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IA64 is Intel's early version of a 64-bit desktop-class CPU. The nature of it, though, made it hard to write applications for so it wasn't widely accepted. AMD's Athlon 64 series changed all that by creating an x86 CPU that could easily run both 32- and 64-bit applications with speed. Microsoft adopted this architecture and Intel was forced to follow, thus flip-flopping the old "AMD just copies Intel's design" way of thinking.

64-bit applications being used in a 64-bit OS on a 64-bit system WILL run much faster than 32-bit anything.
 

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64 bit linux is now very common, and of course, in most situations, free. Since Linux is more CPU/RAM intensive as opposed to Windows which is more CPU/Hard Disk intensive, you will probably notice more of a difference in Linux, but still a big improvement in both. But keep in mind the limited selection of 64 bit programs for Windows and Linux, and it is especially hard to find 64 bit Linux video drivers.

Essentilly, any 64 bit OS will run at or close to twice as fast as the 32 bit version because the CPU is processing twice as many instructions. It is literally like having your CPU run twice as fast as it previously did. AMD created the AMD64 instruction set, and the Intel equivalent is the EM64T instruction set.
 

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lol, some programs get close to twice as fast, maybe 80%, but most programs get around a 10-20% boost at most in 64 bit, youre not going to get twice the performance in 64bit... also, the cpu doesnt process more instructions, it has wider integer registers, so it can adress a larger amount of memory. its useful in mutlimedia/scientific apps, but its no big deal for office/games, which dont really use large files.
 

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Essentilly, any 64 bit OS will run at or close to twice as fast as the 32 bit version because the CPU is processing twice as many instructions. It is literally like having your CPU run twice as fast as it previously did. AMD created the AMD64 instruction set, and the Intel equivalent is the EM64T instruction set.
That isn't precisely true. The most notible differences between a 32-bit processor and a 64-bit processor is: Extended registers (RAX, RDX, ect...) which are used to manipulate data on the CPU itself, a wider CPU bus, and the ability to address 2^64 individual memory locations.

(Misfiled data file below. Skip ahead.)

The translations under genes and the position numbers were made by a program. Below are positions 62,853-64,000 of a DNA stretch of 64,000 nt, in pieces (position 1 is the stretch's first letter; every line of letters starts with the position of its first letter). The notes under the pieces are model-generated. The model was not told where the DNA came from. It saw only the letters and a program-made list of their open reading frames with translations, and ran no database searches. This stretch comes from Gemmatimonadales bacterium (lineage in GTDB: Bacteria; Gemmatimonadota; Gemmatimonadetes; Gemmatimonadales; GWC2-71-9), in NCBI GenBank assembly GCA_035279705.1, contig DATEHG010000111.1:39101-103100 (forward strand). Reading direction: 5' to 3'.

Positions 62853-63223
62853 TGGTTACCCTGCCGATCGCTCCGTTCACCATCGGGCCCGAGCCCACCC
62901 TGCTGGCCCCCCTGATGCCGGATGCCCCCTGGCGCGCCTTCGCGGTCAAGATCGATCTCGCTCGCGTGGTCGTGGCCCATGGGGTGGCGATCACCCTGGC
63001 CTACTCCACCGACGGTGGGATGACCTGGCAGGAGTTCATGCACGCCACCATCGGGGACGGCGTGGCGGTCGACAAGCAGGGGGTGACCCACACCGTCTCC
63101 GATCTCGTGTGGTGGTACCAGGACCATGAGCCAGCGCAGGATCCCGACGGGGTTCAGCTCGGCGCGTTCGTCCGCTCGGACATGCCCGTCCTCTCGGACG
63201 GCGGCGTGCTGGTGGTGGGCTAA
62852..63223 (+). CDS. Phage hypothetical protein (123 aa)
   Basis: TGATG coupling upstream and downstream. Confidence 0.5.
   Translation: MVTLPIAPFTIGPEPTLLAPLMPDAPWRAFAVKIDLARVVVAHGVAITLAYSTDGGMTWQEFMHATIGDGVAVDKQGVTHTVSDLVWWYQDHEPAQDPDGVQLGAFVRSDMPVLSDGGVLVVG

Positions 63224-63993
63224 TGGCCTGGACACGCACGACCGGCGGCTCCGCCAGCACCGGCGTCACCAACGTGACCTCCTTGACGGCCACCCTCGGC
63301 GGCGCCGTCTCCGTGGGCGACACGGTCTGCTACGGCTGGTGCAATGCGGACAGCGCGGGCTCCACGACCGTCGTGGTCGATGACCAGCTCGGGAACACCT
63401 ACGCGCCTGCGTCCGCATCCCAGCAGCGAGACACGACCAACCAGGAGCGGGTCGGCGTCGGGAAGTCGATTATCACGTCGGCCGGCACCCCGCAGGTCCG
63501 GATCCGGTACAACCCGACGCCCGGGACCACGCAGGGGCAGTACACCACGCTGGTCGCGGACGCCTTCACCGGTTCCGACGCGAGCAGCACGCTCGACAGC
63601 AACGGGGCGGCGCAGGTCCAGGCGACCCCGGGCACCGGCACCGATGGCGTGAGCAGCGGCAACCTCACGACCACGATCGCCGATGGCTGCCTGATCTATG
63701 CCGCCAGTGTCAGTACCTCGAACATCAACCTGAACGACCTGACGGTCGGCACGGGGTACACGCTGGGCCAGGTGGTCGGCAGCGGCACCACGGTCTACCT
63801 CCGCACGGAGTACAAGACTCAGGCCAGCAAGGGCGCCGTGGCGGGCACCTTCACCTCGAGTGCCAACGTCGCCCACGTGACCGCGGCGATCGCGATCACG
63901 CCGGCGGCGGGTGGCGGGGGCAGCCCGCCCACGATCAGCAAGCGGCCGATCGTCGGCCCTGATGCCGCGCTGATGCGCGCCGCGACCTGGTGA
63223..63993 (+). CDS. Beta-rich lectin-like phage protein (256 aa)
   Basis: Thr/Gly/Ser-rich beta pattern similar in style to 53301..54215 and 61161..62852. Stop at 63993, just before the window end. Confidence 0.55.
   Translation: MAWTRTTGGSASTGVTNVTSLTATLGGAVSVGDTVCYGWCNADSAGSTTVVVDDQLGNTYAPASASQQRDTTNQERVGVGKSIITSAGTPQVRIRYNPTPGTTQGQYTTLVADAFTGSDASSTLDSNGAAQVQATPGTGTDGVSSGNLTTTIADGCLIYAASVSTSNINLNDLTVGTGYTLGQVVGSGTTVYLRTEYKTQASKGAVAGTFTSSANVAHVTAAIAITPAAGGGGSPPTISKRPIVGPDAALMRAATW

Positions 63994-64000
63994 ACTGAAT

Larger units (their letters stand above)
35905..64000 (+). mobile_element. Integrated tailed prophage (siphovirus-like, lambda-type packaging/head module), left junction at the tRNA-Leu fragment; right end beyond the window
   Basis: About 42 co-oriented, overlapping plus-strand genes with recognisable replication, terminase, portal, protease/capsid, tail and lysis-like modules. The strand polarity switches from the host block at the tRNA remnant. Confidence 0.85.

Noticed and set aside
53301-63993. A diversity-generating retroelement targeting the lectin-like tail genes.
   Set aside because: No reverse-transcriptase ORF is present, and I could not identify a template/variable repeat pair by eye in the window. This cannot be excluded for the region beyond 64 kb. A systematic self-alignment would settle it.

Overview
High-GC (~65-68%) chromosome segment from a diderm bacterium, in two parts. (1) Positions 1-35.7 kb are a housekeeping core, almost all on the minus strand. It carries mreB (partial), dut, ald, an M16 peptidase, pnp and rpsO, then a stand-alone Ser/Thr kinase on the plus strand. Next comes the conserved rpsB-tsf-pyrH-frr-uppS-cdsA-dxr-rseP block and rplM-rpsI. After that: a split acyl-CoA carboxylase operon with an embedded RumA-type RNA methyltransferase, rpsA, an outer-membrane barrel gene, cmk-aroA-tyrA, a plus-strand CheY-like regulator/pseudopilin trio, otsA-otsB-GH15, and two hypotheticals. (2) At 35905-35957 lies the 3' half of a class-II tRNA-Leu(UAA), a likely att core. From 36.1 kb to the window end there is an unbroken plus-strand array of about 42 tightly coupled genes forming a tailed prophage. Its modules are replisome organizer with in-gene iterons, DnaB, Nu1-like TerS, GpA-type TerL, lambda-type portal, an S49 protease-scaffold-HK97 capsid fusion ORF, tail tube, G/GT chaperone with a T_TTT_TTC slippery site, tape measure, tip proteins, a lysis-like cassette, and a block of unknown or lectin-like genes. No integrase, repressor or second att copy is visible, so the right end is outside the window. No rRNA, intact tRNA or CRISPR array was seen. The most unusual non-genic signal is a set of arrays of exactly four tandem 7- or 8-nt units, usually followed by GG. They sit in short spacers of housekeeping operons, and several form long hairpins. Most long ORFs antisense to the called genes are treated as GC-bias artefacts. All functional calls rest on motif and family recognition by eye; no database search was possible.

Therefor, performance is only truely increased when it comes to software written specifically for a 64-bit enviroment. There will be a fundamental increase in performance due to the underlying API will take advantage of 64-bit capabilities. For a cheap example, the "ZeroMemory(...)" routine on Windows nullifies a range of bytes in memory to zero. This algorithm works by loading a 32-bit register with 0, and then 'sending' that 4-byte block to the memory range which is to be nullified, over and over until the desired amount of memory has been filled with zeros. Under a 64-bit machine, performance would literally be doubled due to 8-byte blocks could be 'sent' instead of 4.

One important thing to note about 32vs64-bit is that, the 32-bit architecture implements a memory organization technique called 'segmentation'. Segmentation divides total virtual memory into individual segments, allowing each application to have it's own segment(s). This enabled the kernel to provide security measures so that applications could not interfer with each others data. But, it also required that addresses generated by an application be translated (Logical Address + Segment Address + [Paging Translation]).

Under the 64-bit architecture, segmentation to large extent has been dropped (Now is a variant of the flat-memory model) and therefor the need for address translation (partly) is no longer needed. Thus, providing a fundamental performance gain.


-Matt
 

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floydfan, remember that registers store data and instructions as well as address memory where data and instructions are stored. (I probably should have said that it processes instructions faster, and therefore processes more instructions in a set amount of time.) And the performance increase will also depend on how much RAM you have. Having more than 2048 MB of RAM in a 64 bit environment will be useful because the larger address register will be able to store the locations of more data and instructions for the CPU to faster process.

Matt, also remember that virtual memory is still very slow compared to RAM, and especially in linux, more data is cached on the RAM in a 64 bit environment (not so much more data, but larger chunks of data).